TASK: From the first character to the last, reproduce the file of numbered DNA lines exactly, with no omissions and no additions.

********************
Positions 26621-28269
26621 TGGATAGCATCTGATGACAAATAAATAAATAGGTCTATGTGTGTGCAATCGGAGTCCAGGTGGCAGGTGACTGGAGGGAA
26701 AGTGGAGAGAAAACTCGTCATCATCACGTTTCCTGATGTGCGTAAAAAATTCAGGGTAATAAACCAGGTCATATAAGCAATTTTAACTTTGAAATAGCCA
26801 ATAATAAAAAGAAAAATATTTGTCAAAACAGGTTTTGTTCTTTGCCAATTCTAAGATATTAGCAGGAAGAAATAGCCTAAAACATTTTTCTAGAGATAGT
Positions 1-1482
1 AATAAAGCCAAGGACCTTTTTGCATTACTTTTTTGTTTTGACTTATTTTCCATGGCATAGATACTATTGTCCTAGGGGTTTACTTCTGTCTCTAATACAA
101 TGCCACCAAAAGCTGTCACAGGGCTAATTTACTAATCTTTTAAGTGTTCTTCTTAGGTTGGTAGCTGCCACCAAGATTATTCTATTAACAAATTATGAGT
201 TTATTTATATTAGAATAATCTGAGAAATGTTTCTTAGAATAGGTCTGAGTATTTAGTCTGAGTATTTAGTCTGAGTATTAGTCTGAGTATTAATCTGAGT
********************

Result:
Positions 26621-28269
26621 TGGATAGCATCTGATGACAAATAAATAAATAGGTCTATGTGTGTGCAATCGGAGTCCAGGTGGCAGGTGACTGGAGGGAA
26701 AGTGGAGAGAAAACTCGTCATCATCACGTTTCCTGATGTGCGTAAAAAATTCAGGGTAATAAACCAGGTCATATAAGCAATTTTAACTTTGAAATAGCCA
26801 ATAATAAAAAGAAAAATATTTGTCAAAACAGGTTTTGTTCTTTGCCAATTCTAAGATATTAGCAGGAAGAAATAGCCTAAAACATTTTTCTAGAGATAGT
Positions 1-1482
1 AATAAAGCCAAGGACCTTTTTGCATTACTTTTTTGTTTTGACTTATTTTCCATGGCATAGATACTATTGTCCTAGGGGTTTACTTCTGTCTCTAATACAA
101 TGCCACCAAAAGCTGTCACAGGGCTAATTTACTAATCTTTTAAGTGTTCTTCTTAGGTTGGTAGCTGCCACCAAGATTATTCTATTAACAAATTATGAGT
201 TTATTTATATTAGAATAATCTGAGAAATGTTTCTTAGAATAGGTCTGAGTATTTAGTCTGAGTATTTAGTCTGAGTATTAGTCTGAGTATTAATCTGAGT